Inside the Diagnostics Industry: MDx Emerging on Mobile Platforms
Most of the conversation regarding shifting test volumes of advanced molecular testing toward decentralized locations has focused on whether this type of testing, including next-generation sequencing-based testing, will be housed in large, reference laboratories or whether the testing will be performed in smaller, local laboratories as the price of instruments declines. But emerging technology companies […]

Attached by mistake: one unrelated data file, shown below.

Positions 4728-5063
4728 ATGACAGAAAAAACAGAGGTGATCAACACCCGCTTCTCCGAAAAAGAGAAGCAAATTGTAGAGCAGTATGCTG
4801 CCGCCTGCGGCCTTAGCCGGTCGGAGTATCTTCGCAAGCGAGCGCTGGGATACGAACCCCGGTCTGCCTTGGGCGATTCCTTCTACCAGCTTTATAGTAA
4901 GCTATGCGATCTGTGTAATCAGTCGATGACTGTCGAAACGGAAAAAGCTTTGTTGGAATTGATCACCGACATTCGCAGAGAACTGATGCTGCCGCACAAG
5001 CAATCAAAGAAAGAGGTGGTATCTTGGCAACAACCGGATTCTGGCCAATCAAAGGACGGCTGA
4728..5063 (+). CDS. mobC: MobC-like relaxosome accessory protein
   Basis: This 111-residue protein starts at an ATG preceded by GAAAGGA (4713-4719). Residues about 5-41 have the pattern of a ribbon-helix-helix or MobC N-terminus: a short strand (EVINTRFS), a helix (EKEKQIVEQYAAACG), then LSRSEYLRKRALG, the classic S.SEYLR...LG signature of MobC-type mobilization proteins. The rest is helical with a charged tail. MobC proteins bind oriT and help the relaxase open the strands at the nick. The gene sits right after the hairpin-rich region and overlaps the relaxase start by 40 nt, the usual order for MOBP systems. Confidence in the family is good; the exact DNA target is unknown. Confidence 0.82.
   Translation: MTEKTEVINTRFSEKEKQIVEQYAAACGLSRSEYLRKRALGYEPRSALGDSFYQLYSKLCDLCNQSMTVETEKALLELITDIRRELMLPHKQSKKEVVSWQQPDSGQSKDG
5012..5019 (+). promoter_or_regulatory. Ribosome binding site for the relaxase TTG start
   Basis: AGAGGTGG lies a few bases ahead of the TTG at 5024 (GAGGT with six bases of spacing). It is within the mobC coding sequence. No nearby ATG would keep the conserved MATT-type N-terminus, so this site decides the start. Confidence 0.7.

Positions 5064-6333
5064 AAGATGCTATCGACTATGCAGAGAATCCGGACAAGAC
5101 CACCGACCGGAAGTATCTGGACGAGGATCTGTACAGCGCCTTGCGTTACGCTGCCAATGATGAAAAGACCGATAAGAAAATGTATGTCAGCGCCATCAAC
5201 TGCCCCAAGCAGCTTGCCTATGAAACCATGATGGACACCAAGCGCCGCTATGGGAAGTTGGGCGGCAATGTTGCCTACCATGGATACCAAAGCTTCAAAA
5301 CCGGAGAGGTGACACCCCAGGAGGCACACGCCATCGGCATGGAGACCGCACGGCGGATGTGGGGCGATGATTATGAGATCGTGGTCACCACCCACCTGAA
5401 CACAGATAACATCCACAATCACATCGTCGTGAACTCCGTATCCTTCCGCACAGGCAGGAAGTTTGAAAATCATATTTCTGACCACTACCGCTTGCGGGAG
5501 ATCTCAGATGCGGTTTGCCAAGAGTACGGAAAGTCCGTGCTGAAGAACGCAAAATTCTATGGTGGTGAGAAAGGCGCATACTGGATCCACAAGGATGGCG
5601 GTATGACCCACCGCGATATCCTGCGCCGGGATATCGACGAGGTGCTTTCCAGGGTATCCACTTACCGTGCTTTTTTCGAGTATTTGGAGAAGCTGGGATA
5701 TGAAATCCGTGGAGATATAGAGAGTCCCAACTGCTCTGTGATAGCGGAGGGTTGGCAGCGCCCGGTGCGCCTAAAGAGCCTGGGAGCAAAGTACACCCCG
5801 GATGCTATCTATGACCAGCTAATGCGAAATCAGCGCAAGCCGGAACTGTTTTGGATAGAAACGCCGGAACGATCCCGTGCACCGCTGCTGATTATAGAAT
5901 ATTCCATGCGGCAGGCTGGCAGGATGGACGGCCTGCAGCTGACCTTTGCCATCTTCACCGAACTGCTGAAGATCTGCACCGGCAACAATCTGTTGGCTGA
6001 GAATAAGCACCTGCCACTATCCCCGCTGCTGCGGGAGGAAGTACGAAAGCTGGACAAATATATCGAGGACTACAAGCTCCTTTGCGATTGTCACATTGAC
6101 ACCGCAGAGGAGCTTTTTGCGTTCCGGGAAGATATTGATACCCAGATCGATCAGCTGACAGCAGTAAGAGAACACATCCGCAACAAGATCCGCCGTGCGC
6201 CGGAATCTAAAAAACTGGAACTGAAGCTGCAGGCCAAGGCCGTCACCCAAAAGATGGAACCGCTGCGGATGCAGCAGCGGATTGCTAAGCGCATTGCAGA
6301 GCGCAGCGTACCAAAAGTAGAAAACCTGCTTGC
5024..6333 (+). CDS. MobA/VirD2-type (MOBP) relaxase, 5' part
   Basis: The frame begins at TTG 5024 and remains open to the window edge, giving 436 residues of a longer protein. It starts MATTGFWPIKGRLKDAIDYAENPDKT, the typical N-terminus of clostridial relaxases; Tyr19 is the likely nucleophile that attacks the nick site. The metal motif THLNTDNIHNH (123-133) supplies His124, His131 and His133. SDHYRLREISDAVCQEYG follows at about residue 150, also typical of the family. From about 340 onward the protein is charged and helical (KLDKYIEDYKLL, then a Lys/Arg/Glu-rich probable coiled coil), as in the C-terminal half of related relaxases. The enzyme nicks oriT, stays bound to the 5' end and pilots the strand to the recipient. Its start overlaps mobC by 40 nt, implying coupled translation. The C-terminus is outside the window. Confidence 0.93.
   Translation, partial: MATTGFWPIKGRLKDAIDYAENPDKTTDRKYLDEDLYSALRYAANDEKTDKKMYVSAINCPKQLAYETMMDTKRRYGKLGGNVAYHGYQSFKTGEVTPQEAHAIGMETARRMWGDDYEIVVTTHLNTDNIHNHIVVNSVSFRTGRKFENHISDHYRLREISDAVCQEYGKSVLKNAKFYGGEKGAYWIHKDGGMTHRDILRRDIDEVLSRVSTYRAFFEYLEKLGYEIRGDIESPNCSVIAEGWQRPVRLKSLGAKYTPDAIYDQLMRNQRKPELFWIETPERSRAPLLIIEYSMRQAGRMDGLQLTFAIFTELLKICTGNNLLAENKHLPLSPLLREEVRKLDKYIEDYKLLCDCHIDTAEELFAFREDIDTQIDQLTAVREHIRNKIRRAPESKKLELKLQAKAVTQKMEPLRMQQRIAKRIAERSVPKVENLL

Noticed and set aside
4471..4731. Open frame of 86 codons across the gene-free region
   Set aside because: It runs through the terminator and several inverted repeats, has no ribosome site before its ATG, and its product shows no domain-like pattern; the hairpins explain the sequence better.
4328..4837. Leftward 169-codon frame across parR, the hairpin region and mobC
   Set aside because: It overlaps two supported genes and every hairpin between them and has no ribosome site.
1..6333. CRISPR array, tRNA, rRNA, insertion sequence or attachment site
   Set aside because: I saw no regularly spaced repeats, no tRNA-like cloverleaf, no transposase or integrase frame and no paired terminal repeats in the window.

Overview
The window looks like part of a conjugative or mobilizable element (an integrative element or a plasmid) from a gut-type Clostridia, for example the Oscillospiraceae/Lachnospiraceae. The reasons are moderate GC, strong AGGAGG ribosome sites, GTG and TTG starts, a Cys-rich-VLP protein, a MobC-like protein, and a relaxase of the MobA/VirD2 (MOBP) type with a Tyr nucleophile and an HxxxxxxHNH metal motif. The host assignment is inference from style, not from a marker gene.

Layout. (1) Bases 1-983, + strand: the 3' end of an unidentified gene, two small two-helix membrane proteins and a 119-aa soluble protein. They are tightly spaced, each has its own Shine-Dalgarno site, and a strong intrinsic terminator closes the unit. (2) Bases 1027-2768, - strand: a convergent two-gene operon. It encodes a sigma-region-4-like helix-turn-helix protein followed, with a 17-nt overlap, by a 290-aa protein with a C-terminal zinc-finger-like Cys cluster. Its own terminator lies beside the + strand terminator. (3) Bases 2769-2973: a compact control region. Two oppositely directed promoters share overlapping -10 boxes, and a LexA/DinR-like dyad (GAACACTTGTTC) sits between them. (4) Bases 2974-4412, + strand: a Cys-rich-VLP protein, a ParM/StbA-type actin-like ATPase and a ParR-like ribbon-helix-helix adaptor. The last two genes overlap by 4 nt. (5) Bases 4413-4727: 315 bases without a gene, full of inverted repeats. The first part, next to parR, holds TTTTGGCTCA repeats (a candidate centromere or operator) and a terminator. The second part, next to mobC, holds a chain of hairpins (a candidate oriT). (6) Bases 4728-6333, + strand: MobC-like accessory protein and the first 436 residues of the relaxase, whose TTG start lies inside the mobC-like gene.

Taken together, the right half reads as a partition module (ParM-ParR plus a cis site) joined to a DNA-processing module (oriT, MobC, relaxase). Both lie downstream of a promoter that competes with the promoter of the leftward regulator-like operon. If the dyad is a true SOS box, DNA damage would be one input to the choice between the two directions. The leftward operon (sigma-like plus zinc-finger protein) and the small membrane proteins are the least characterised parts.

Most of the conversation regarding shifting test volumes of advanced molecular testing toward decentralized locations has focused on whether this type of testing, including next-generation sequencing-based testing, will be housed in large, reference laboratories or whether the testing will be performed in smaller, local laboratories as the price of instruments declines. But emerging technology companies are making the case that advanced testing can be accurately performed even closer to the patient as a point-of-care (POC) test performed in a clinic, doctor’s office, or even in field environments. “There is a push to explore what one can do with a smart phone and consumer electronic devices, but that is not 100 percent aligned with diagnostic market requirements,” says Arjang Hassibi, Ph.D., founder and CEO of InSilixia (Sunnyvale, Calif.), which is developing a POC, highly-multiplexed nucleic acid detection platform. “The hardware in smart phones is more applicable to measure easy physiological signals, like EKG, but the toolbox is very limited. But there is a need to bring in vitro diagnostic tests, both basic metabolites and more complex, to the POC or near patient settings.” InSilixia was a Distinguished Award winner in the Nokia Sensing XChallenge, in which microdiagnostic systems were highlighted. The goal, Hassibi says, should be an automated, portable molecular diagnostic (MDx) instrument costing less than $1,000 (per-test price of less than $50) that can target up to 1,000 nucleic acid (DNA or RNA) targets with high accuracy in an hour. With award money and venture capital investments in tow, many companies will be launching commercialization efforts within the next year. The technology behind these systems could make “bedside” genomics a reality, but company executives are focusing their efforts on finding the ideal markets for these emerging platforms, recognizing that POC success will be biomarker dependent. “A prostate cancer gene might not need to be known immediately, whereas with an actionable, critical care marker you would want to know sooner rather than later,” says Jared Bauer, CEO of ApolloDx, a Salt Lake City-based company developing a multitest, mobile diagnostic platform. Bringing testing to the site of patient care holds the promise of lowering costs, increasing workflow efficiency, and providing a more personalized care experience. “The infrastructure needs and cost of sending out a test can be substantial. If you can get the same result at the POC within 10 minutes, you can discuss the results right there and then, and can cut out some of the massive infrastructure requirements,” Bauer tells DTET. “Physicians have been reduced to clerks. A pediatrician told me he spends a portion of his time everyday making multiple calls to laboratories.” Aside from the potential gains in workflow efficiency, such technology can impact patient care. Generating actionable MDx results takes too long and is too costly. As an example, Hassibi cites testing options for urinary tract infections, which he says generate 7 million visits annually. A dipstick test ($30) is approximately 70 percent accurate in identifying infection, but it generates results in half an hour. By contrast, a urine culture may take days ($40 to $100) but can detect E. coli infections with near perfect accuracy. MDx can determine not only E. coli infections but also the resistance profile of strains, with similarly superior accuracy, but DNA analysis (more than $500) could take weeks. “The positive economic argument for these mobile platforms is more than just unit and test costs,” says Jo-Ann Stanton, Ph.D., the lead of a University of Otago (New Zealand) team developing a portable polymerase chain reaction (PCR)-based DNA sequencing instrument. “Real-time access to diagnostic information means a response can be made at the time and place it is needed.” Implications of Mobile Platforms for Laboratories “Small, portable, low cost DNA sequencers certainly have the potential to bring genomic medicine out of large centralized pathology laboratories and closer to the patient,” writes science program lead Leila Luheshi, Ph.D., on the blog of the health policy think tank, PHG Foundation (United Kingdom). “The availability of mobile sequencing might also become particularly important for rapid genomic testing outside large-scale health care facilities, in community medical centers or as parts of mobile screening units.” Luheshi cautions, though, that demonstrating both the analytical validity and clinical utility of these devices is “likely to be long and far from straightforward . . . , [but] caveats aside, it is important to remember that the world’s first DNA sequencer in a USB stick is now up and running, and the future of ‘mobile genomics’ looks bright.” Additionally, experts believe that mobile genomics can improve access in resource-limited markets as well as improve the timeliness of care in developed nations, particularly in the area of infectious disease testing. While the technology is expected to be disruptive, it will not be the demise of traditional laboratories. “It is not a doomsday for the laboratory,” Bauer says. “We are going to market working with the laboratories. Laboratories need to be involved.” DTET conducted a survey of the emerging marketplace to identify mobile platforms that have entered or will enter the commercial realm within the next year. The Freedom4 platform utilizes quantitative PCR to identify DNA sequences in real time. The platform was developed over six years at the University of Otago and is being spun out of the university’s commercialization office in partnership with the New Zealand company Ubiquitome. Stanton, lead of the Freedom4 device development team, tells DTET via e-mail that the device is poised to become a commonly used tool both in and out of the classic health care environment for rapidly detecting suspected viruses or bacteria. The device weighs the same as a typical laptop but is palm-sized. The Freedom4 has a six-hour battery life and can be tethered to a laptop or connect wirelessly via smart phones or tablets, running custom software, for results analysis and interpretation. The Freedom4 device is currently commercially available for research use only with early access pricing of $10,000 for the remainder of 2014. Per-test pricing and regulatory strategy will depend on the diagnostic development partner, Stanton says. The open platform has demonstrated analytical equivalence to commercial lab-based platforms and assays for a range of gastrointestinal and respiratory viruses. InSilixia’s Hydra-1K platform utilizes a complementary metal-oxide-semiconductor-based DNA analysis technology. The platform uses conventional reagents including polymerases and synthesized DNA oligonucleotides. DNA sequence identification is enabled by a highly-multiplexed amplification and pixel-level DNA capturing and optical detection, all in the same reaction chamber. Hassibi tells DTET that the company’s initial focus will be in high-volume infectious disease detection in clinics and other near-patient settings. The company expects its first commercial product to be available after approval through the 510(k) process in late 2015. Hassibi says InSilixia’s strategy is to aggregate test volume through a combination of pursuing larger, clinically relevant markets in-house and partnering (through licensing agreements). The Hydra-1K could drastically undercut current diagnostic methods. The company says it can run highly accurate DNA tests in an hour for less than $50 per test on a small reader which costs about $250. ApolloDx unveiled in September its mobile ApolloDx Diagnostic Platform. The simple, 7 ounce analyzer, disposable cartridge, and proprietary smartphone app can generate laboratory-quality, GPS-tagged results, the company says. Bauer says the device is capable of advanced agent detection in human, veterinary, agriculture, and biothreat applications. Within 10 minutes of test strip insertion, quantitative and qualitative results are displayed and securely transmitted and integrated into “almost any” medical or laboratory software system. The CLIA-waived platform will be capable of in vitro and companion diagnostics but will launch initially in the veterinarian and agriculture markets sometime next year. The experts DTET spoke to see a further evolution, down the road, toward direct patient testing, with results linked electronically to providers. Many of the profiled companies are already planning for this as is Atomo Diagnostics (Australia), which is adapting its AtomoRapid platform for self-testing applications in the second quarter of 2015. The AtomoRapid, which integrates blood collection, blood delivery, and lancing mechanism directly into the test cassette, can accommodate test strips for a wide variety of conditions from celiac disease and allergy to infectious diseases. The device, half the size of an iPhone, has been deployed in South Africa for HIV and malaria testing and will expand to Southeast Asia by the end of the year and East and West Africa in 2015. CE Mark submissions have been made for AtomoRapid HIV, which will be submitted to the U.S. Food and Drug Administration for approval in the second half of 2015, Byron Darroch, Atomo Diagnostics’ business development director, says. “AtomoRapid revolutionizes the way the rapid testing is done in the field, through the engineering out of human errors commonly seen in the use of traditional ‘bits in a box test kits,’” Darroch tells DTET via e-mail. “Current test kits are made up of up to six components that the user has to then use in the right sequence of steps—something that is not always easily accomplished.” Takeaway: There is a definite trend toward advanced, mobile diagnostics. In the coming year, mobile platforms capable of DNA sequencing, primarily for the detection of infectious diseases, will emerge commercially.